On-site Interpreting is a language access solution provided in-person by qualified interpreters to facilitate face-to-face communication between providers of service and Limited English Proficient individuals.

What are the benefits and value of OSI?

  • Highest quality of service and accuracy
  • Cultural brokering and facilitation
  • Continuity of care
  • Appropriate for sensitive encounters
  • Visual cutes and context
  • Active partner in team dynamic
  • Pre-session and post session
  • 20+ languages available

What OSI languages are available?

Is On-Site Interpreting safe during COVID?

Language World employee interpreters follow all CDC guidelines and recommendations and use PPE, including N-95 masks and face-shields. In addition, any interpreter who assists COVID-19 patients must be provided with the same protective gear as donned by their healthcare team. As of January 11, 2021, our on-site team has begun the COVID-19 vaccination process.

Where do I find how to use OSI?

  • Refer to Language World website under On-Site Interpreting
  • Contact Language World OSI Support at 916.333.5247 Option 1

What is the difference between translation and interpretation?

Interpretation is the spoken rendering of one language to another, while translation is the written conversion of one language to another.

What is consecutive versus simultaneous interpreting?

Consecutive Interpreting:
Consecutive Interpreting involves relaying converted (interpreted) messages in a sequential manner after a speaker has paused or has completed a thought.

Simultaneous Interpreting:
Simultaneous interpreting involves converting a speaker’s message into another language while the speaker continues to speak. This type of interpreting is commonly used in conference and classroom settings.

What is a target language versus a source language?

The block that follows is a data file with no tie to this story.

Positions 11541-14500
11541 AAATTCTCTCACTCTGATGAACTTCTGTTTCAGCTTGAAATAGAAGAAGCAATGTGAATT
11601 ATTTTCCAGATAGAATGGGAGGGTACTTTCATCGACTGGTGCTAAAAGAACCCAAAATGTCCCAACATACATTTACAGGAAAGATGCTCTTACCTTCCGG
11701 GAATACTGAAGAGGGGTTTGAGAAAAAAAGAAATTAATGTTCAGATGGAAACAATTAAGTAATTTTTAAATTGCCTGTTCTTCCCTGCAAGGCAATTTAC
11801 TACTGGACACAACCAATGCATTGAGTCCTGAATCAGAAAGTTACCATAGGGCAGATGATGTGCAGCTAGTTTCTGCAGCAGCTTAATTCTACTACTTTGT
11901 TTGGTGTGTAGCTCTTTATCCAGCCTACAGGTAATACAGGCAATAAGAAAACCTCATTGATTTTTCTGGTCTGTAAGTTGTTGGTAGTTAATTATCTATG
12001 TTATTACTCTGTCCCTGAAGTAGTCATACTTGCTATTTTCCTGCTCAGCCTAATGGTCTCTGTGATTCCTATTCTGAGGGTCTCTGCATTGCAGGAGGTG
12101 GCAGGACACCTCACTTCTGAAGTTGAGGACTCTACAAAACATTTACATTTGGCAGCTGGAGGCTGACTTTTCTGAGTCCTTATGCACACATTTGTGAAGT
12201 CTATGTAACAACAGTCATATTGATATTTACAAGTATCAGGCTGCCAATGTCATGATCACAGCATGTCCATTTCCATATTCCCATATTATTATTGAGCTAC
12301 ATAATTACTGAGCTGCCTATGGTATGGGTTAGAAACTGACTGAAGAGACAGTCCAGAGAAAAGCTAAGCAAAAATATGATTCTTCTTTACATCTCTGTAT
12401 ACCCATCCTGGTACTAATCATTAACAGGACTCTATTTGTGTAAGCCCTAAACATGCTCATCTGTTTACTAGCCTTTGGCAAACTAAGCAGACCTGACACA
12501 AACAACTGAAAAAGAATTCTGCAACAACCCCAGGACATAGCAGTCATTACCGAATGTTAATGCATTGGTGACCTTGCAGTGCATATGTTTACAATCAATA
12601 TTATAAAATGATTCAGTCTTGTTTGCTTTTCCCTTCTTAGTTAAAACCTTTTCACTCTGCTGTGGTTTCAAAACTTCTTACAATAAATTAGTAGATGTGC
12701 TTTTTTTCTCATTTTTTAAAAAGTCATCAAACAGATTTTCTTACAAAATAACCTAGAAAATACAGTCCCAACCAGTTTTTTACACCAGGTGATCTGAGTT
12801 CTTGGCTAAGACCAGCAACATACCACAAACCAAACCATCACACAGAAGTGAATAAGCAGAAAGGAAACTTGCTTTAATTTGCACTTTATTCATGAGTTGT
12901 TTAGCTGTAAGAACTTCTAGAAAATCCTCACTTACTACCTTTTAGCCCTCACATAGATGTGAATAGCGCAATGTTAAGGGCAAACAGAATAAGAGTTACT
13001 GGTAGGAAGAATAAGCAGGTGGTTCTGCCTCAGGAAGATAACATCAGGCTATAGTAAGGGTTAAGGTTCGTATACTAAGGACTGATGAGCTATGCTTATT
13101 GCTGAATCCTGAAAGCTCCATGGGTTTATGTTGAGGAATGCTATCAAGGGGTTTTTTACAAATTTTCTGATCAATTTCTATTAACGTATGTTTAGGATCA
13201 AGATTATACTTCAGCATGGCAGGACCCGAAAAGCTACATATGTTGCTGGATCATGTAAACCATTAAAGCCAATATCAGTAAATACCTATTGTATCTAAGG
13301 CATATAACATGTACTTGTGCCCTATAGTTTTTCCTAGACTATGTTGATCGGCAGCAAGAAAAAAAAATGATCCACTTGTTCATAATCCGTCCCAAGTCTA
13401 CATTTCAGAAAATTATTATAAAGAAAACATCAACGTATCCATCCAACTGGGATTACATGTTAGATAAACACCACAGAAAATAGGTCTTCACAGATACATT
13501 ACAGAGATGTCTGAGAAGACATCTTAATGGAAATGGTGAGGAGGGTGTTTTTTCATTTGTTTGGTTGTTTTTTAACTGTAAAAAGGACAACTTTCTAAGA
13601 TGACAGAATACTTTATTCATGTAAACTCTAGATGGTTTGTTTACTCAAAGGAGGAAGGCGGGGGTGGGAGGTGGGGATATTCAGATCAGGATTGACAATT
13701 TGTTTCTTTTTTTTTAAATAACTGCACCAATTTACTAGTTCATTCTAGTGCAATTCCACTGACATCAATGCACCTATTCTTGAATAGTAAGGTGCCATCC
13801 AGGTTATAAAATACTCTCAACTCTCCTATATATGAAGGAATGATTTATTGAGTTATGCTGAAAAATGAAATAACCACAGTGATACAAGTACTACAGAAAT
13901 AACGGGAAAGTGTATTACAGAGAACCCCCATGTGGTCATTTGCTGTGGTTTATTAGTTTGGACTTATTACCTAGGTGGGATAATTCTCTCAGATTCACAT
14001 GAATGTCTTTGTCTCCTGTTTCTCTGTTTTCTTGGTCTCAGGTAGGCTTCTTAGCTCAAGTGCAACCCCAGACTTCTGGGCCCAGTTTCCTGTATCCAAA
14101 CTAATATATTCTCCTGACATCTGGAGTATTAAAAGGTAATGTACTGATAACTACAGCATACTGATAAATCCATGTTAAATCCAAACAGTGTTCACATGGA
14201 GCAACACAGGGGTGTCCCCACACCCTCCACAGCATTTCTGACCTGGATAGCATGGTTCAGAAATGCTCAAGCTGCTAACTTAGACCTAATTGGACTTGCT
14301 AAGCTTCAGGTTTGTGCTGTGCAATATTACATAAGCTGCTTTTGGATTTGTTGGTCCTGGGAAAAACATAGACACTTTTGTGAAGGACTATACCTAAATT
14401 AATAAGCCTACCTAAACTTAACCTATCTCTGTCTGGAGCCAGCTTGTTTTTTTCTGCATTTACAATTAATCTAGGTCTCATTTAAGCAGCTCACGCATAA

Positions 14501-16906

A source language is the language that is being rendered or converted into another language, known as the target language.

What is a certified versus a qualified interpreter?

The term “certified interpreter” generally means that an interpreter is skilled in the three modes of interpretation – consecutive, simultaneous and sight translation – and has been tested. In California, state certification is currently only available for legal interpreting.

A qualified interpreter has been found to be capable of performing interpreting, whereas a certified interpreter has proven their capability with demonstrated proficiency.  At present, there are also two non-profit organizations that can certify healthcare interpreters in a limited number of languages: the Certification Commission for Healthcare Interpreters (CCHI), and the National Board of Certification for Medical Interpreters (NBCMI). 75% of all Language World Interpreters are certified.

What is meant by the acronyms NEP and LEP?

NEP: Non-English Proficient
LEP: Limited English Proficient

What kind of training do on-site interpreters receive?

Language World interpreters initially receive 15 hours of training and are then required to complete 8 hours of annual continuing education.

Who pays for interpreting solutions?

Language access solutions are broadly addressed at the federal level. Under Title VI of the 1964 Civil Rights Act, state, local or regional entities receiving federal funds may not discriminate based on race, color or national origin. In 2000, President Bill Clinton signed Executive Order 13166, which extends “meaningful” language access requirements of Title VI to federal agencies and federally funded programs and solutions.

Language access solutions are also regulated at the state level. California—with its diverse population needs—is the nation’s leader in legislating language access. In 2009, Senate Bill 853 became law, stipulating that all medical, dental and specialty insurers must provide no-cost translation and interpreting solutions to their NEP/LEP enrollees that meet the requirement for threshold languages. The formula for determining these threshold languages is based upon enrollees demographics that trigger the mandatory translation of vital documents and provisioning of spoken language interpreting solutions either remotely or on-site. With regard to interpreting, an interpreter must be made available in a timely manner to render spoken language assistance. For those recipients who require American Sign Language (ASL) interpreting, a different set of regulations codified by the Americans with Disabilities Act (ADA), ensures timely, high quality, no-cost access for ASL interpreting solutions. In both cases, it is the responsibility of the health plan to ensure that they are using competent language professionals. The California Department of Managed Health care is tasked with providing oversight and regulation of this law.